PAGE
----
Pool owners in Piney Point and other sections of St. Mary’s County said local regulations on smaller aboveground pools are excessive at a public forum hosted by the county commissioners Tuesday evening.
One-time permits from the St. Mary’s County Department of Land Use and Growth Management are required for pools with a water depth of 24 inches or more, and a barrier must be 48 inches to prevent children from falling into a pool. The regulations stem from the International Residential Code, and were first adopted by St. Mary’s County in 1990.
Donald Guy of Piney Point said he was told his quarter-acre lot was too small for a $300 pool that he bought. His yard is also in the Chesapeake Bay Critical Area, within 1,000 feet of tidal waters, adding further restrictions on it. After an inspection was made on several aboveground pools in the area, Guy said he was facing fines of $400 a day from the county office of land use and growth management. “I already took my pool down and got rid of it, too,” he said. “So now my kids’ summer is ruined.”
With jellyfish and possibly sharks out in the Potomac River, “who knows what’s going to happen” for swimmers there, he said.
Tonia Reppe has 6 acres in Scotland and looked to buy a $500 pool until she found out about the permit and the requirement for a master electrician to pass inspection. She said she was just looking for an inexpensive swimming pool for the family. “We don’t have much to do down there — let’s be honest,” she said.
“The law’s kind of ridiculous,” said Wayne Henderson of Piney Point. “Maybe we need to re-evaluate this law for smaller pools.”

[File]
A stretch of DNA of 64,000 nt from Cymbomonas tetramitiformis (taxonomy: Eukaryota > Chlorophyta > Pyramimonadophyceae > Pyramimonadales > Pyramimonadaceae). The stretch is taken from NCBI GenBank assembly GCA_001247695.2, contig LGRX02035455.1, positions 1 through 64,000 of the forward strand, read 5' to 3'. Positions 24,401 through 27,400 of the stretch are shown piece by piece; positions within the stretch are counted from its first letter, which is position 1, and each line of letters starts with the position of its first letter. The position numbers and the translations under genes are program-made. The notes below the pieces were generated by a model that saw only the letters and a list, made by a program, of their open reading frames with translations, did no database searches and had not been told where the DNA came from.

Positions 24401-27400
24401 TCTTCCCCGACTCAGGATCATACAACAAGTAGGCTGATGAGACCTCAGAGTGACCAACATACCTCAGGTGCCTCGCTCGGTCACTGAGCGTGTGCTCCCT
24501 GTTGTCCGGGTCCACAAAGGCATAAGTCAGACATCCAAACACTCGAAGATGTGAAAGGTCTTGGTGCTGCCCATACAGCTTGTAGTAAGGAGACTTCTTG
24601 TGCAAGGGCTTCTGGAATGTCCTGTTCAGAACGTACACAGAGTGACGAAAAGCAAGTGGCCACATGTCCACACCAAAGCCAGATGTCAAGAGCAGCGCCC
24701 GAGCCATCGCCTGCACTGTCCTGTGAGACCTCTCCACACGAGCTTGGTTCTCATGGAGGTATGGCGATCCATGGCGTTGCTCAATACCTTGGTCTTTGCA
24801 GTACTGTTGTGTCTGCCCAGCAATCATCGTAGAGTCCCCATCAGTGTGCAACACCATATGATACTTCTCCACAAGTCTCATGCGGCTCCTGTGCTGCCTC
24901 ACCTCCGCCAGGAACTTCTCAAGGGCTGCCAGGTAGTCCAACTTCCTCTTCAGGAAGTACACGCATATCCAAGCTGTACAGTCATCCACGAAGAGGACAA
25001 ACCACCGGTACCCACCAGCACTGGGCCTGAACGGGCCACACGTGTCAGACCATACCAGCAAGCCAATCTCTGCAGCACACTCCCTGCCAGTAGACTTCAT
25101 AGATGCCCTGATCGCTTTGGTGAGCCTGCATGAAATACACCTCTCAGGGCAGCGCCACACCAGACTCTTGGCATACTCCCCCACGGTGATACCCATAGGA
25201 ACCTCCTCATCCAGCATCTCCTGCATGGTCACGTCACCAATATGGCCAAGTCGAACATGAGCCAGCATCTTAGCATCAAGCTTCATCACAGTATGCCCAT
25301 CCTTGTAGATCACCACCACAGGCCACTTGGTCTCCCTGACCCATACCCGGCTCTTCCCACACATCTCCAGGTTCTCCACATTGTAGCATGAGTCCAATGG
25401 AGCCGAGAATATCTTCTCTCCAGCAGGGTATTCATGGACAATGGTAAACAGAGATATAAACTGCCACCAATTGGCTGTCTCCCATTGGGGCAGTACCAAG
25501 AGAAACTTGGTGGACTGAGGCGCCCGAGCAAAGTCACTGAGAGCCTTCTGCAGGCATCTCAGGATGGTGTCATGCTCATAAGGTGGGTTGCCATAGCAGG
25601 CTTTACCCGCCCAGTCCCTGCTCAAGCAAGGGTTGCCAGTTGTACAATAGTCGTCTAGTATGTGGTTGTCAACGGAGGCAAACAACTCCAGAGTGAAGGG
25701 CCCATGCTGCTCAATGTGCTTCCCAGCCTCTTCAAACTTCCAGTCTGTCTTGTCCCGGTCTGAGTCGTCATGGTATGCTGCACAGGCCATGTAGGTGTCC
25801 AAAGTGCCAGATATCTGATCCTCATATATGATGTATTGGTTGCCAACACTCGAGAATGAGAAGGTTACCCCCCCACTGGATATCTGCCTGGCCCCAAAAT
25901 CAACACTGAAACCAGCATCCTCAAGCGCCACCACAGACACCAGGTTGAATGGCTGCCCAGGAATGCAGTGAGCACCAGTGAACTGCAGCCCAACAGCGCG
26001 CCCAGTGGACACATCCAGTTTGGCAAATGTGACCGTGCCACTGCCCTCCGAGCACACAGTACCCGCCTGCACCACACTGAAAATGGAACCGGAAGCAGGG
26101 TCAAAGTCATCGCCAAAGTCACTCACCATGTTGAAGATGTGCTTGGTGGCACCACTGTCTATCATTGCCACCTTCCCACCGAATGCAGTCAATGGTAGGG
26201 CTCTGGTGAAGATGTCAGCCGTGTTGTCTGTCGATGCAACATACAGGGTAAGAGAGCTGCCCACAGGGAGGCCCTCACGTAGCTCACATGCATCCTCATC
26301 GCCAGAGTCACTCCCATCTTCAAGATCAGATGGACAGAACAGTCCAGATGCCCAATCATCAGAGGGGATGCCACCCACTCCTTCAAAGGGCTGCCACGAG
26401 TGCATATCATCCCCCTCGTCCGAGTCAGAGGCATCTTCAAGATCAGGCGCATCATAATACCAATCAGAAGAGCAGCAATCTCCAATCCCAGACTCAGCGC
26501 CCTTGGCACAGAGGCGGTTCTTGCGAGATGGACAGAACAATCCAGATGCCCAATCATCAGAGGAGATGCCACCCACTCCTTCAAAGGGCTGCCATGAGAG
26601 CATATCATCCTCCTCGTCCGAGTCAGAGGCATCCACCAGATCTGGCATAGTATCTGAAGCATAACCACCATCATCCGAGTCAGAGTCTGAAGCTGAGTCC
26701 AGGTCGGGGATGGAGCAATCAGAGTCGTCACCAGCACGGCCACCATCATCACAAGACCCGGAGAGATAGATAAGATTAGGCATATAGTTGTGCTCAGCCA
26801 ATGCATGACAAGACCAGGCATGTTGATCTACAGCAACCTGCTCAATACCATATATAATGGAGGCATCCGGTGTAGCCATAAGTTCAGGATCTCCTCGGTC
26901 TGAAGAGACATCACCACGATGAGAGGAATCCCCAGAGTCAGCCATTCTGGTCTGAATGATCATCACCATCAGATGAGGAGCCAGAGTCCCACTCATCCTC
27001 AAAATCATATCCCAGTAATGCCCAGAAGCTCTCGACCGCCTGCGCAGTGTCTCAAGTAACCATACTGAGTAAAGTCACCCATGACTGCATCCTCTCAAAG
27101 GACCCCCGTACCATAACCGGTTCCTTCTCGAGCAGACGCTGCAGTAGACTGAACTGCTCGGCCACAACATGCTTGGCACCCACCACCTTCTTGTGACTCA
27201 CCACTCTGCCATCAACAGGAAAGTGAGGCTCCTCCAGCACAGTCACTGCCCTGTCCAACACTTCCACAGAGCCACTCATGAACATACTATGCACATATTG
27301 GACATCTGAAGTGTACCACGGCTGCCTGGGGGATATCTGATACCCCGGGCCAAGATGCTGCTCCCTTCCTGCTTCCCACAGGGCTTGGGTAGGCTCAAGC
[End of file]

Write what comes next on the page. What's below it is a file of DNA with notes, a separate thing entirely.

Commission President Jack Russell (D) said a renter of his was also cited for a pool that needed a permit in Piney Point. “The issue is going to be revisited,” he said.
The commissioners will be re-evaluating the local regulations as part of the International Residential Code update in September or October, said Phil Shire, director of land use and growth management.
“We’ve never had an issue with pools in St. Mary’s County,” said Commissioner Larry Jarboe (R). He asked if land use and growth management went out seeking pools without permits, as some residents said the department’s inspectors did.
“We do not have a pool task force out looking for problems,” Shire said. The inspections were made based on a single citizen’s complaint about several properties, he said.
There were 35 pools found out of compliance this summer. For about 10 that are still out of compliance, there will be an extension until the local regulations are updated, Shire said Thursday.
“We want to make this right for our communities,” Russell said at the forum.
“We need to clarify this. This is not fun for us,” Shire said at the forum.
Some jurisdictions exempt what are called “storable pools” from permits, he said.
Permits could still be required for in-ground and traditional aboveground pools, he said.